We do not have the right to decide who is beyond God's mercy and grace. It is appropriate to pray for justice and for judgment on the wicked, but sometimes this might reflect our own desires rather than God's glory. It is hard to pray for God to change the heart of those whose judgment would give us a sense of personal satisfaction. What would have been more productive of God's glory — Saul's conversion or his condemnation — on the road to Damascus? When it comes to "kings, and for all that are in authority" personal judgment often brings dire social consequences. Prayer for their conversion or at least that God would cause them to do right is more productive.

It is easy to only see what men and nations are (or what their leaders project them to be). We must see them as what God wills them to be. If we care that God's will be done we should care enough to pray that He change men's hearts to do it.

God could have ended creation with death and eternal damnation after the first sin in the garden. Instead he has and continues to show his grace to untold multitudes. We must pray that these numbers increase among men and nations we know nothing about. God showed us grace rather than judgment. God may display his grace in kings and magistrates and the most ungodly of men. This only resounds to his eternal praise and glory and to the furtherance of his kingdom. This must be our preference.

Paul continues by reminding us that we have one God and one Mediator. The first refers to his sovereignty over all Creation. We must not presume in our politics, economics, or theology to exclude any group or class of men from the hope of God's grace. Because there is one Mediator for all men we must not limit Christ to any race, geography, culture, or historic period. We must not limit Christ or his salvation to how we envision his kingdom. At the time Paul wrote, most men and nations were alienated from the truth of God. The prayers of first century believers and the obedience of many to the great commission has, with the blessing of God, produced much progress. We must pray for and work for more. We do a wrong to Jesus Christ to exclude any from our prayers for regeneration. We advance the kingdom by preaching and teaching. We pray for God's Spirit to do great things. Retreat and exclusion is nowhere in view.

Paul concludes with a view of Christ as Redeemer. The two aspects of Christ's priestly office are his sacrifice and his continual intercession for us. Now what is Paul asking us to do? He is asking us to pray that "all men" would know Christ as Savior and to pray this to God through our Redeemer and Mediator, Jesus Christ. No wonder Paul says such prayer is "good and acceptable in the sight of God our Savior." It honors Christ as Redeemer and Intercessor before the throne of God.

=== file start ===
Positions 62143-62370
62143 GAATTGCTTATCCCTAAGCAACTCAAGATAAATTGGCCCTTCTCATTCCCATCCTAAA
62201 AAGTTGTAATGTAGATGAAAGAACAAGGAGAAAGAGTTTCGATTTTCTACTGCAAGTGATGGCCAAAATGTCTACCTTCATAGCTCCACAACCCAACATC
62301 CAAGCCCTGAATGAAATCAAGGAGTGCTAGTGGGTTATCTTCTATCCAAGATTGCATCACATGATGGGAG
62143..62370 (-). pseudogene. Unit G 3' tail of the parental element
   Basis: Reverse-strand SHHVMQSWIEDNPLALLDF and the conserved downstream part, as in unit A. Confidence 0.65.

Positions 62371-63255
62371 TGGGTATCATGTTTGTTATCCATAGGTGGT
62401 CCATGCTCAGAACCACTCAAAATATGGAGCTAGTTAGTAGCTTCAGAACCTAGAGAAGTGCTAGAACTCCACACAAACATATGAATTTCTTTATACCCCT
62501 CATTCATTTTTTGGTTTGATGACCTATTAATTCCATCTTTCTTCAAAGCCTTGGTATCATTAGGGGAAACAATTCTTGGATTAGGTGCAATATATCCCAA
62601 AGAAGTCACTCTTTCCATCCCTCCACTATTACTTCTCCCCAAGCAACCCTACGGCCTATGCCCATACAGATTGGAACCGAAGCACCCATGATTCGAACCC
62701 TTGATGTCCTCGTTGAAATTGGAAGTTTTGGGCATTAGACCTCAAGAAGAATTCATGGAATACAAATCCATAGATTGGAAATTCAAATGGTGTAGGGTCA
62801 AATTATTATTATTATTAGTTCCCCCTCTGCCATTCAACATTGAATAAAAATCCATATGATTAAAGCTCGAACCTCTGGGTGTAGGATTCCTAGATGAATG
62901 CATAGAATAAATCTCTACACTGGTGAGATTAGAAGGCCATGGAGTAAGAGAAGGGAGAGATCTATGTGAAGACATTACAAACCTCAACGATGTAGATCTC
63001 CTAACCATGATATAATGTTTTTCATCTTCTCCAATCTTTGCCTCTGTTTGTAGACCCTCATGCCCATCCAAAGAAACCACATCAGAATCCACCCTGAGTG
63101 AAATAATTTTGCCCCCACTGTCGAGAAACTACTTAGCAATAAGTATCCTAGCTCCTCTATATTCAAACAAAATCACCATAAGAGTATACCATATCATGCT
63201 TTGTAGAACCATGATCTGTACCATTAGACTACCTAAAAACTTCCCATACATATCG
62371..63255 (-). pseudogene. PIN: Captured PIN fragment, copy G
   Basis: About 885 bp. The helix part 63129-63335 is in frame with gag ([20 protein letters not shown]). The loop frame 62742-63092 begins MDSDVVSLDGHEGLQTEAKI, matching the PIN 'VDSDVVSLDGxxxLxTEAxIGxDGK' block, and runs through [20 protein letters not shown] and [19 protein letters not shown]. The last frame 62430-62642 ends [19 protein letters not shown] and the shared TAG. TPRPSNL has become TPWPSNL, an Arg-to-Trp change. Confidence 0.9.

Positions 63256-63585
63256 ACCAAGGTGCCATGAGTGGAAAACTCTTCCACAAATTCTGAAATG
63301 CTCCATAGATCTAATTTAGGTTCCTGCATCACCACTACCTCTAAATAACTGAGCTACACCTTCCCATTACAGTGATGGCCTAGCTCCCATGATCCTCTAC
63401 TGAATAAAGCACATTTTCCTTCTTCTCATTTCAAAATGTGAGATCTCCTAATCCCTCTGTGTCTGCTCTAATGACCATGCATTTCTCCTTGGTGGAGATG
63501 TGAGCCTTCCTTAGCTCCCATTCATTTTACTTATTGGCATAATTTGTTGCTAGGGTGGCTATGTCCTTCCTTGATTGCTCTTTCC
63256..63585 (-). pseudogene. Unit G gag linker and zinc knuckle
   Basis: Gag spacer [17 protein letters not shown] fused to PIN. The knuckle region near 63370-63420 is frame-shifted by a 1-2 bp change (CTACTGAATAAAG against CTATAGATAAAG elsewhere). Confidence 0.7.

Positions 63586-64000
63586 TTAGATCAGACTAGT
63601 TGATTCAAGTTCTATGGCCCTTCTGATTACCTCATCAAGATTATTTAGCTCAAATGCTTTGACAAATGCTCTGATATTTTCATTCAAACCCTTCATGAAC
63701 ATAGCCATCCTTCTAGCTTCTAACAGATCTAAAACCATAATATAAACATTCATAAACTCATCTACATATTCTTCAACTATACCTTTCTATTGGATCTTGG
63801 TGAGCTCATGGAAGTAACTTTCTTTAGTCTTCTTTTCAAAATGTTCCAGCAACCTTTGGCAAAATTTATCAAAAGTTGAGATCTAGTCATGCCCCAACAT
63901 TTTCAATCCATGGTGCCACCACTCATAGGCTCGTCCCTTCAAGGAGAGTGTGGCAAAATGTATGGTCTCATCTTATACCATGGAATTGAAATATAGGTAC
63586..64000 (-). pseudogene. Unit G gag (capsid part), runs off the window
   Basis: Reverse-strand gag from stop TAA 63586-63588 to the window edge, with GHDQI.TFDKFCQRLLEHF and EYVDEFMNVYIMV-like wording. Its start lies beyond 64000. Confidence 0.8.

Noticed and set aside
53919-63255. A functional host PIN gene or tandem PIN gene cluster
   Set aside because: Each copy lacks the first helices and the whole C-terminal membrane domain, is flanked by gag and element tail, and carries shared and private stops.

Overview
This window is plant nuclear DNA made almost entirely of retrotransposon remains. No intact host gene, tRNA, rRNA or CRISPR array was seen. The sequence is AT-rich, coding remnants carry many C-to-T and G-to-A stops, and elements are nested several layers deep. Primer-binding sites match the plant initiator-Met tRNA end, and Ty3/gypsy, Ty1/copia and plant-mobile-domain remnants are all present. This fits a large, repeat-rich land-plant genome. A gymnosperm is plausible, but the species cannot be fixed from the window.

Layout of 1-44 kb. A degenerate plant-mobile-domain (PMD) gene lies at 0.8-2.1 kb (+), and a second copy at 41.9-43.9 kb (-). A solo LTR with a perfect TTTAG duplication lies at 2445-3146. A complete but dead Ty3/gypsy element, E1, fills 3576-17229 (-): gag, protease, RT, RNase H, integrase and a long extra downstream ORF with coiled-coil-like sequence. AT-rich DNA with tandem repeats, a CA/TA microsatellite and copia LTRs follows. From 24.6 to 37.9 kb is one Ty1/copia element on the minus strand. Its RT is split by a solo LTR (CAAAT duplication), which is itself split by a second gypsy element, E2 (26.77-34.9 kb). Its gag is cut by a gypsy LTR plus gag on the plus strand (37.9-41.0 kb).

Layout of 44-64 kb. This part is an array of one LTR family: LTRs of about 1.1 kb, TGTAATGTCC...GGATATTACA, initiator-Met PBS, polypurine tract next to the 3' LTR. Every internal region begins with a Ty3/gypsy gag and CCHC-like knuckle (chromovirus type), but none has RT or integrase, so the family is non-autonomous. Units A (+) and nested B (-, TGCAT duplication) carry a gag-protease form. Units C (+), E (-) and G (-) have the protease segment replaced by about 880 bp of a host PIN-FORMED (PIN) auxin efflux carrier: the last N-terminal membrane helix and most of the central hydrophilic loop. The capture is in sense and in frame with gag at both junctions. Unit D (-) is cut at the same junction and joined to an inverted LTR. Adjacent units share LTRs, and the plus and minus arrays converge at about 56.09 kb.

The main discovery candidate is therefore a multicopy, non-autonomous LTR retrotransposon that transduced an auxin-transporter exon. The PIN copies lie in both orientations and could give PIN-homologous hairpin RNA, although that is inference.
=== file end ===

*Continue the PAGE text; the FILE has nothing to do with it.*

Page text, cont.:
The only hope for men personally before God and in social relations is to know Jesus Christ as Redeemer and Mediator and serve him in obedience all the days of their life. Not only is it not a burden to pray for "all men" but it is at the same time the most selfless and selfish prayer we can pray for nations, friends, family, and enemies. It is for their eternal salvation and our temporal joy and gladness in seeing the blessings of God's grace and enjoying its fruit. Pray for all men.



Topics: Charity, Theology, Church, The, Christian Reconstruction

Mark R. Rushdoony

Mark R. Rushdoony graduated from Los Angeles Baptist College (now The Master’s College) with a B.A. in history in 1975 and was ordained to the ministry in 1995.

He taught junior and senior high classes in history, Bible, civics and economics at a Christian school in Virginia for three years before joining the staff of Chalcedon in 1978. He was the Director of Chalcedon Christian School for 14 years while teaching full time. He also helped tutor all of his children through high school.

In 1998 he became the President of Chalcedon and Ross House Books, and, more recently another publishing arm, Storehouse Press. Chalcedon and its subsidiaries publish many titles plus CDs, mp3s, and an extensive online archive at www.chalcedon.edu

He has written scores of articles for Chalcedon’s publications, both the Chalcedon Report and Faith for all of Life. He was a contributing author to The Great Christian Revolution (1991). He has spoken at numerous conferences and churches in the U.S. and abroad.

Mark Rushdoony lives in Vallecito, California, his home of 40 years with his wife of 42 years and his youngest son. He has three married children and nine grandchildren.